TESTING – this involves the detection of drug use by employees or job candidates. There are a variety of methods available for drug testing in the workplace, each having different drug detection times. In general, the detection time is longest in hair analysis (90 days or longer), followed by urine (1.5 hours to seven days or longer) and saliva (0.25 to 24 hours). Urine and oral fluid testing are required to be performed under Standards AS/NZS 4308:2008 and AS4760:2006, respectively.

Urine is the most commonly used sample to determine drug use. It detects the use of a drug within the period of the past few weeks; however, a positive test does not necessarily mean that the individual was impaired at the time of testing. This has raised privacy issues as the employer does not have the right to investigate non-work related activities.

New generation saliva (oral fluid) testing devices have recently become available in New Zealand. Saliva testing is a good way of detecting recent drug use and it is more likely to reflect current impairment than other workplace testing methods. Saliva collection can also be performed under direct observation, thus reducing the risk of sample adulteration and substitution. For these reasons, this procedure is gaining popularity with employers as well as with the Employment Court, the Police, and with the unions.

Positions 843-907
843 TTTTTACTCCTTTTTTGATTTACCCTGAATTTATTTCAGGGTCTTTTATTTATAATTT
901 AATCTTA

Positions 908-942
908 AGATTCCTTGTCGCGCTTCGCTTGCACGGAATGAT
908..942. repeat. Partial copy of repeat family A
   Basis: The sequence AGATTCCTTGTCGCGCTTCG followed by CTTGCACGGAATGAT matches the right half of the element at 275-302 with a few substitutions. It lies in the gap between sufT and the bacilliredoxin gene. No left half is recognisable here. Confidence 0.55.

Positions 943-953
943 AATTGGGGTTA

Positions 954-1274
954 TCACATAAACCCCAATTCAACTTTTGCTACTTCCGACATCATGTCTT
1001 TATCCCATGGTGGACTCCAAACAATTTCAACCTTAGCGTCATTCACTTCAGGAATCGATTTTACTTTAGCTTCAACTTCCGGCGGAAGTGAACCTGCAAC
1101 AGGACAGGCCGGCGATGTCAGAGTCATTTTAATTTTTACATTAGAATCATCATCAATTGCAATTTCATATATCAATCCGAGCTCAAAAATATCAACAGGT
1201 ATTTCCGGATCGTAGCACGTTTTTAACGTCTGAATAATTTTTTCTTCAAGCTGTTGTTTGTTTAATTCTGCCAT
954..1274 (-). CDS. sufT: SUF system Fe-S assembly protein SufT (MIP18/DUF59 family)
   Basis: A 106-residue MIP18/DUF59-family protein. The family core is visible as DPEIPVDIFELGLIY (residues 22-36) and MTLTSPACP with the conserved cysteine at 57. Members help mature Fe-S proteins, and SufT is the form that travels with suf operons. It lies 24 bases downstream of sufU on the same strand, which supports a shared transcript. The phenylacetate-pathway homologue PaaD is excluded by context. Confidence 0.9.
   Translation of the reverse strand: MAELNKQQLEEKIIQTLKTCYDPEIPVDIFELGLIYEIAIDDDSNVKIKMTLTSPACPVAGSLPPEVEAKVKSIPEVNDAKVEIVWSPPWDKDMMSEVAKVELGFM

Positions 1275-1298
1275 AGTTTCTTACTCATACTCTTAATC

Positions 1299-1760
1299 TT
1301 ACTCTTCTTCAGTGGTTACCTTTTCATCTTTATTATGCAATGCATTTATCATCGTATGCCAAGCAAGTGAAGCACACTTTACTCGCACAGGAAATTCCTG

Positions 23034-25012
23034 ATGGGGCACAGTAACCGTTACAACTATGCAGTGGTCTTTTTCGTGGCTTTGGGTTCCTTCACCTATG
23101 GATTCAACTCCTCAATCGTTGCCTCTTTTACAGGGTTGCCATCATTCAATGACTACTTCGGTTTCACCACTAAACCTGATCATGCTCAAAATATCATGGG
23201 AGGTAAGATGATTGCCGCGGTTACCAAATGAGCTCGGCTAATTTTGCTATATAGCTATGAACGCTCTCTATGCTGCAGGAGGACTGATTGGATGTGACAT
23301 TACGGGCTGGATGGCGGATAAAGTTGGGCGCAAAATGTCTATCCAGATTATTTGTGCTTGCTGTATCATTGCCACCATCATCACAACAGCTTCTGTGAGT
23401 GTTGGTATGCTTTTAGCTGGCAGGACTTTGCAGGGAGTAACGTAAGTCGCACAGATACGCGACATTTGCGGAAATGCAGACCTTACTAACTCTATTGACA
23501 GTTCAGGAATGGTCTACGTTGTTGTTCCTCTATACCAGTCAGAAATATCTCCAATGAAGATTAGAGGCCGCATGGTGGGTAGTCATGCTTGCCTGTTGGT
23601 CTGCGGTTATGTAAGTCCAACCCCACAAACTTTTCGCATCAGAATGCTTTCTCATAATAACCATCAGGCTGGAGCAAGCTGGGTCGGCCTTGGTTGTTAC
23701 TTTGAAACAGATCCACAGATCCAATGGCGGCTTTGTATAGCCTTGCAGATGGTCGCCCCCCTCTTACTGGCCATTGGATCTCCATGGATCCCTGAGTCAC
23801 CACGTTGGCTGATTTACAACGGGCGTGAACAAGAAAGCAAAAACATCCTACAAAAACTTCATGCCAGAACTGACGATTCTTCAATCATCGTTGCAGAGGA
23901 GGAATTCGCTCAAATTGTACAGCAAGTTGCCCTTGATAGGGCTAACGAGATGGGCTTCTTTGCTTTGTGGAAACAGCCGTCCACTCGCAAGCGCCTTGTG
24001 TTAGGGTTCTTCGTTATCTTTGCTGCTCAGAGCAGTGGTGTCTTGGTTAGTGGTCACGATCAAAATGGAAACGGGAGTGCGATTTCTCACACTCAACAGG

DETERRENT – a programme of scheduled drug detection or testing visits to your workplace will provide a strong deterrent to the use of drugs and it will discourage drug users viewing your business as a safe haven. The visit by a drug detection dog(s) is a cost-effective way of reinforcing the drug-free message in your workplace.

EDUCATION AND REHABILITATION – providing educational information to your staff allows them to make an ‘informed decision’ on the consequences of drug use. A rehabilitation programme may include both education and counselling. These are particularly effective ways of increasing the likelihood that an employee will comply with the company’s alcohol and drug policy.

If small and medium sized businesses do not want drug users to view their business as a safe haven, there are affordable detection and testing services that can be adapted to any business setting and budget.

Scenttech works with small, medium, and large businesses, providing high quality drug and alcohol testing programmes using canine detection, urine testing and “state of the art” saliva (oral fluid) technologies.

There is simply no reason to put your company’s hard-earned reputation at risk of damage from employees using drugs and alcohol in your workplace.


For more information contact Wayne Severn, operations manager Scenttech at wayne@Scenttech.co.nz, 021 808 962, or visit www.scenttech.co.nz.